Motion control solutions are getting simpler and more cost effective, as companies align themselves to the application needs of the market.
Design News: You've been named to head up the new Danaher Motion Group. What Danaher companies are aligned under this new umbrella?
Gross: The five companies that make up the Danaher Motion Group are API Motion, InMotion, Kollmorgen, Pacific Scientific, and Warner Electric. These companies are all relatively recent acquisitions of the $4 billion Danaher Corp., and they all have significant experience and depth in their motion control product lines. The Motion Group itself is made up of four business units—General Purpose Systems, Special Purpose Systems, Motion Components, and Precision Systems, under which all five companies will be aligned.
Q: How does the design engineer benefit by having these individual companies aligned together?
A: I think one of the most important and unique aspects of motion control is that the ultimate solution often needs to be tailored for a particular application—and by that I mean tailored in its performance, tailored in its features, as well as tailored in its cost. By aligning these companies together within our organization, we will be able to do a great job of matching up those elements of our organization that have the capabilities to meet a customer's specific needs. We will also be able to help the customer on a broader basis, supplying them with a complete motion control solution as opposed to just selling them a motor or a controller.
And even though we are grouping these companies by capability, the specific brands and individual company cultures will remain the same as they always have. The primary difference is that they will now be able to represent the whole motion control family of Danaher, not just in sales but also engineering and applications support.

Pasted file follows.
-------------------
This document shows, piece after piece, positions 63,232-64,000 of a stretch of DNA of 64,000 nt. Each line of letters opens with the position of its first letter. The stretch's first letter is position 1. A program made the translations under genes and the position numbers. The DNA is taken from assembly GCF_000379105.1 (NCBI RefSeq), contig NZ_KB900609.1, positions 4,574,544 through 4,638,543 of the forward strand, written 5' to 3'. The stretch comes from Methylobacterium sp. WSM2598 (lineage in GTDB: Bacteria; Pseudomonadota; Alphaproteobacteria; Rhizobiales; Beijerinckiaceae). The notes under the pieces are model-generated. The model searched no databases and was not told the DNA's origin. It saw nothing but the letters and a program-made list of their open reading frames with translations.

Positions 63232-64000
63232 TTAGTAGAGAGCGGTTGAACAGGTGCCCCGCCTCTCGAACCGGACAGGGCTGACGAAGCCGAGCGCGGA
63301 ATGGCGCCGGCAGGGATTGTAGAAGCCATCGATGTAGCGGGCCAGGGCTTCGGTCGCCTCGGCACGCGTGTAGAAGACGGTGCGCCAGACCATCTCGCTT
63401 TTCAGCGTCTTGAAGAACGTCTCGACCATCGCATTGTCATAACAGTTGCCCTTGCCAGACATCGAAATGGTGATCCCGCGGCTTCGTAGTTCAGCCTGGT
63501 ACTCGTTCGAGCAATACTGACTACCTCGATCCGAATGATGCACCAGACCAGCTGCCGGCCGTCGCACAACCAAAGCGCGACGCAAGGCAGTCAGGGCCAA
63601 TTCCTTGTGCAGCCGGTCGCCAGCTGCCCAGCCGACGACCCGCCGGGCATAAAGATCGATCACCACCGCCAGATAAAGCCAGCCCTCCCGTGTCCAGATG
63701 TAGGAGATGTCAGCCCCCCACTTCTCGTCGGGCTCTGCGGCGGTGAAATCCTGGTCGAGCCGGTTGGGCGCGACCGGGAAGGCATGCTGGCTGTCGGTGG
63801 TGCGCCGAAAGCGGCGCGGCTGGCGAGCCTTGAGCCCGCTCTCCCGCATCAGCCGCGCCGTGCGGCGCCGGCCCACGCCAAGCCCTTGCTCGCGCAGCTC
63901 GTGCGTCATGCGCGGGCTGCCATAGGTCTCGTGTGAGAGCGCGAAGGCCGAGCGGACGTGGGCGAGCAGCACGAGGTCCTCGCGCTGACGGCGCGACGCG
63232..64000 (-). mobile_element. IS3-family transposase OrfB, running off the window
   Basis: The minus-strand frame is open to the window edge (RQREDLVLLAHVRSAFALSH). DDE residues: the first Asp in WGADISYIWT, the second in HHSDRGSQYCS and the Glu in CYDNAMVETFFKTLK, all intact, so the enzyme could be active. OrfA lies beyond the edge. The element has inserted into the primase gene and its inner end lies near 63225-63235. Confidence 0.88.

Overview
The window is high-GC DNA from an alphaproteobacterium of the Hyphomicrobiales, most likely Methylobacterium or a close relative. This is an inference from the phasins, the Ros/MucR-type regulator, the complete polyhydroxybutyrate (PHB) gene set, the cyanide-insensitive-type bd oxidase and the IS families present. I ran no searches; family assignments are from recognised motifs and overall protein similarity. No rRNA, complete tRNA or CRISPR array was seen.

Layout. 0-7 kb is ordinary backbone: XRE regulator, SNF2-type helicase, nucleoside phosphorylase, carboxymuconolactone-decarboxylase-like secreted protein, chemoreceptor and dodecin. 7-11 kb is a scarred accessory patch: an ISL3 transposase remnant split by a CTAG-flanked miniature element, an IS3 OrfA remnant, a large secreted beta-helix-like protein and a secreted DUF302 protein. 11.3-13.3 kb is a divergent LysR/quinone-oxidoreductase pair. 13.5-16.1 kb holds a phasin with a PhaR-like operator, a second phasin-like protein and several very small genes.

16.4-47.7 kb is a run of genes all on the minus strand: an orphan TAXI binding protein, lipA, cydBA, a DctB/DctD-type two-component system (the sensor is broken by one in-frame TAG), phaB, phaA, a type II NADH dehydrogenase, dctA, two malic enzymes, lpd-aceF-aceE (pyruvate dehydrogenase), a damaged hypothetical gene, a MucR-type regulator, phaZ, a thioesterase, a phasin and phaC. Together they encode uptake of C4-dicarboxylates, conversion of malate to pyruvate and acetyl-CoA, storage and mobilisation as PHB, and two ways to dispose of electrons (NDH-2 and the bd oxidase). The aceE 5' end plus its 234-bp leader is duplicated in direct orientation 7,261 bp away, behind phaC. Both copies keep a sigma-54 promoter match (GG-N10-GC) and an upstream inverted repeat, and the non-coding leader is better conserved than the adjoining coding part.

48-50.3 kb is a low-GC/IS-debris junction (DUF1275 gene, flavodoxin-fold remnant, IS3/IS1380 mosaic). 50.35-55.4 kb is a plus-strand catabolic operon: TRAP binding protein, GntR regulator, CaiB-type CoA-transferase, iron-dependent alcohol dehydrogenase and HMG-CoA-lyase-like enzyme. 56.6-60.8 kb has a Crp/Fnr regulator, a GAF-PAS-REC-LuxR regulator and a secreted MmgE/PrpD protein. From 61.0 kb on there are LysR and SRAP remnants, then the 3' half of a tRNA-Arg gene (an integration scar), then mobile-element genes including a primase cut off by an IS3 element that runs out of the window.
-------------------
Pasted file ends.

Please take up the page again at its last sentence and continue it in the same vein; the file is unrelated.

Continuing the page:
Q: What is the single biggest trend going on in motion control today?
A: In a word, economics. Engineers are looking for better performance at a better price, and we're getting to the point at which lower costs are achievable without any trade-off in performance. There are a number of factors helping to reduce cost: First, every month we get better at manufacturing these products. Second, we're packing more and more power into smaller and smaller spaces. Third, a growing market is creating greater economies of scale. And fourth, new technologies such as direct drive are helping to eliminate unnecessary components of the solution and therefore are pushing costs down.
Another trend in motion control is the move toward greater simplification of technology. I've been around this industry quite awhile, and even I get confused sometimes. Yet, consider the Internet—it's a tremendously complicated technology that is served up in such a way that even the most unsophisticated computer users can take advantage of it. That should be our model! We're not quite there yet with motion control, but we have made great strides in making the technology easier for engineers to work with.
Q: What do engineers need to know to apply motion control successfully in their designs?
A: They need to recognize that it's an electromechanical problem. They can't afford to put all their efforts into the mechanics side and just forget about the controls side, or vice versa. Engineers need to understand the relationship between control and stability and all the mechanics associated with the problem. Obviously, that point is getting across to engineers, the conversion to motion-based technology is happening everywhere.
Tom Gross Group Executive Danaher Motion Group Bristol, CT
Thomas S. Gross is Group Executive, Motion Control for Danaher Corporation. Since joining Danaher in 1999, he has also served as Group Executive, Test and Measurement focusing on network, electronic, and electrical test markets. With over 22 years experience in key general management and marketing/sales assignments, Gross was earlier Chief Executive Officer of Xycom Automation, Inc., a supplier of industrial computers to the factory automation market. Previously, Gross spent 20 years with Allen-Bradley/ Rockwell Automation. Gross earned his BS Degree in Electrical and Computer Engineering in 1976 from the University of Wisconsin.